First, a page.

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In a town full of musical hermits and legends, it may seem trite to call anyone the town’s best kept secret. But truck-driving rocker Shawn Cripps and his revolving cast of characters collectively known as Limes have been making lovable late-night rackets at midtown dives for nearly a decade with very little to show for it. A couple of singles (one from France, one from Italy) and two homemade CDRs were all that existed until Goner released Rhinestone River last year. Well, that’s not entirely true—as is typical with many Memphis iconoclasts like Alex Chilton, Jim Dickinson and Tav Falco’s Panther Burns, Limes clicked with overseas listeners before Americans caught on, and Cripps’s first album Tarantula did receive a limited CD release in 2005 on a small New Zealand label. Somehow that made more sense than it should have, as Limes’ brand of quirky pop and rock wouldn’t be out of place on a Flying Nun comp from the mid-’80s. Cripps has had a crazy life. For a while, he lived on a boat in the Mississippi River; there were rumors he went a little kooky at some point and wouldn’t listen to anything but Exile on Main Street for months. He was a frequent collaborator with Harlan T. Bobo—the two are both reclusive songsters with more than their fair share of talent and bad luck. Catching Limes live, you never knew who will be there or how it’ll turn out. Could be the best show of the year—or the worst. Sometimes the worse they play, the better the show is. The CD version tacks on the second Limes CDR, 2006’s Blue Blood, a somewhat more laid-back and sly slide through Cripps’s sideways take on life. Long live Limes!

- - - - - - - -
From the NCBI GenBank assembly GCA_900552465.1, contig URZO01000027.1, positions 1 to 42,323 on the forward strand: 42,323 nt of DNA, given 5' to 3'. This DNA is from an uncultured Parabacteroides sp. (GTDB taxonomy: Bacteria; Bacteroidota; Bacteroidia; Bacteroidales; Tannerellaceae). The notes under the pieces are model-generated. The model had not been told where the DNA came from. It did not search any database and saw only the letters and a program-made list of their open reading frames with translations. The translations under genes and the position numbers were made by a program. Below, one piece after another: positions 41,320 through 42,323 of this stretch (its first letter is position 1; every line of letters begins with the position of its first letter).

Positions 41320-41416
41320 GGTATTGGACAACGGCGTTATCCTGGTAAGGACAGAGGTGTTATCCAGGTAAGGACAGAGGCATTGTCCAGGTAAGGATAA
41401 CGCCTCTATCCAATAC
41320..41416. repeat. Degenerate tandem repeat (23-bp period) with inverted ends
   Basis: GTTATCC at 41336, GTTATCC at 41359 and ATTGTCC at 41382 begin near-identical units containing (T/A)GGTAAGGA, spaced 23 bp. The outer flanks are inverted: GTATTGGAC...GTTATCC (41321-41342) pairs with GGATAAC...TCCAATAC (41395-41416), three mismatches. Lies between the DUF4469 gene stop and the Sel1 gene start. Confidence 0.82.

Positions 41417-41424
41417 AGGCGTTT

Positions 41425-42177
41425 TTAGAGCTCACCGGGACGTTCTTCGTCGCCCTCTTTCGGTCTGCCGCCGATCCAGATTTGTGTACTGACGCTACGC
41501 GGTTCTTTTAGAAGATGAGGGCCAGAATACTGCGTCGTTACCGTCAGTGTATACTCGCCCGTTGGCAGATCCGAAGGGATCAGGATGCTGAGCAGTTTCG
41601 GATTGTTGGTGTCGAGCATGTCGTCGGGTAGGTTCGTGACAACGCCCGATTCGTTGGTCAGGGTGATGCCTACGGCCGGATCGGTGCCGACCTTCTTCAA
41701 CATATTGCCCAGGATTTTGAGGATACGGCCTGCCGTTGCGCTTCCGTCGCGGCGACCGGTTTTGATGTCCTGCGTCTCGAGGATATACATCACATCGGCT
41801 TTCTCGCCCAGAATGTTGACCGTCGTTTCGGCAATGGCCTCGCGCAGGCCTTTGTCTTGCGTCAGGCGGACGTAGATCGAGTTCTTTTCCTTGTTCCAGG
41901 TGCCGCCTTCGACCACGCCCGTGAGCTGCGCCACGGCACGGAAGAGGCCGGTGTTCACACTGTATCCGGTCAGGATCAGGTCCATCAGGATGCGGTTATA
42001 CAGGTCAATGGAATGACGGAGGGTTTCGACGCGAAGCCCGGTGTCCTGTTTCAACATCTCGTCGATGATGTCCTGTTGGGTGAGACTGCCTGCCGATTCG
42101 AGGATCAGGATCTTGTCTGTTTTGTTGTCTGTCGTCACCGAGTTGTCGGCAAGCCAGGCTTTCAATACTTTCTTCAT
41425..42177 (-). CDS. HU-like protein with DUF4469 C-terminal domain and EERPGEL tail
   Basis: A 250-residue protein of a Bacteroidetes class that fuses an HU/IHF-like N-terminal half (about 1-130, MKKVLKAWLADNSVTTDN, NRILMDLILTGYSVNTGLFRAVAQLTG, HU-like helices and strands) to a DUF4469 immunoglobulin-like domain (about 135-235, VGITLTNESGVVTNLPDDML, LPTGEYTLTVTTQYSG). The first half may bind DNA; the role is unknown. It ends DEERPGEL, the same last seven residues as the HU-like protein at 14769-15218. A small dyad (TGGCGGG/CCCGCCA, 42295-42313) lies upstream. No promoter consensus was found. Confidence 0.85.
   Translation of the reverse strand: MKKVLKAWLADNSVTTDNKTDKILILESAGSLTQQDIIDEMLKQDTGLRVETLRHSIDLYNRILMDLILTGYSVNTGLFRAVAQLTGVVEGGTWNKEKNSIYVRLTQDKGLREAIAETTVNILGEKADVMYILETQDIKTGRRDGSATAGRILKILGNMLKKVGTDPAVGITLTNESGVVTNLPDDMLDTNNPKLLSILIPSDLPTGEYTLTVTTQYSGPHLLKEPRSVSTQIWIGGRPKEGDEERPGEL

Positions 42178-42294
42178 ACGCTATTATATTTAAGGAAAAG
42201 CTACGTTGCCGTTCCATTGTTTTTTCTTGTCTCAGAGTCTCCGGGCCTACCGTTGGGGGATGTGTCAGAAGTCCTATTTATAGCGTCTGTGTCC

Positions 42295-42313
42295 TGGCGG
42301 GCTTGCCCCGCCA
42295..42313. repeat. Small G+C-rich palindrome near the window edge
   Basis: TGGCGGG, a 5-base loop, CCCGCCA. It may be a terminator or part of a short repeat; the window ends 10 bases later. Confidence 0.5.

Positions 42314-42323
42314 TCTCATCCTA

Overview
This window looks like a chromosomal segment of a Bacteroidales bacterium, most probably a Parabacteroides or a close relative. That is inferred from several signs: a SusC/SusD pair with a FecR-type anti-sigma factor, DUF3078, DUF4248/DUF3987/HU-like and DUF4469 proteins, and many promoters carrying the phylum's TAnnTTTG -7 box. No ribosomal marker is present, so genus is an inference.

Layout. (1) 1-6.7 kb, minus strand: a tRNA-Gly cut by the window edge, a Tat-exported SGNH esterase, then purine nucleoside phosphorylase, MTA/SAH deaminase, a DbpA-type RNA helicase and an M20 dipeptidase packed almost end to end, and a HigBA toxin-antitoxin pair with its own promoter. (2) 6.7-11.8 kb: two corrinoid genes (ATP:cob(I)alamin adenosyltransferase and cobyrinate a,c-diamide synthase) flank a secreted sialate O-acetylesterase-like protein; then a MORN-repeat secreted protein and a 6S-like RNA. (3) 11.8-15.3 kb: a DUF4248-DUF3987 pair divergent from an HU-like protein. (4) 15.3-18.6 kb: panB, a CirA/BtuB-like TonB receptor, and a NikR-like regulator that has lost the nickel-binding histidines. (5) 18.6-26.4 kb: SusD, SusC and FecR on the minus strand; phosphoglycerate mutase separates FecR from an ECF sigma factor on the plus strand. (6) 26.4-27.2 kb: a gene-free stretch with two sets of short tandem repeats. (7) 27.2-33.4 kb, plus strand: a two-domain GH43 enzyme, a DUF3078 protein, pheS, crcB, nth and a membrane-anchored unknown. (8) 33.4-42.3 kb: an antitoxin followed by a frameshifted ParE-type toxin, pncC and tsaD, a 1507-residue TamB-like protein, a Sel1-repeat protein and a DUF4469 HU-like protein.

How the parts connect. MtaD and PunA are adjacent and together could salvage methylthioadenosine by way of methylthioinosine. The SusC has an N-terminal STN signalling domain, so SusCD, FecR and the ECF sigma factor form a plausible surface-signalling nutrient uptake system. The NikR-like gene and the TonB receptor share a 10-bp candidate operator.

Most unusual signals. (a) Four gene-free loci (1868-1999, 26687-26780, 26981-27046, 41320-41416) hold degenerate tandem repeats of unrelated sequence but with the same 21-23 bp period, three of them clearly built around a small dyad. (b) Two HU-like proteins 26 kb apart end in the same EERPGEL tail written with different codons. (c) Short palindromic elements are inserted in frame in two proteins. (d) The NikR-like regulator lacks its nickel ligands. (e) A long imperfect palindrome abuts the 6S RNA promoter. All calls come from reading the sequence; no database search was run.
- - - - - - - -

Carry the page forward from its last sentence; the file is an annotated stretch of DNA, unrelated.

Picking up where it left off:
“Rhinestone River takes its time with everything, its riffs, its songs, its sketched-out vistas of Americana on the skids... and, a few listens in, its slow disequilibrium starts to take hold, its tempo makes sense, its mumbled observations start to sound like truth.” —Dusted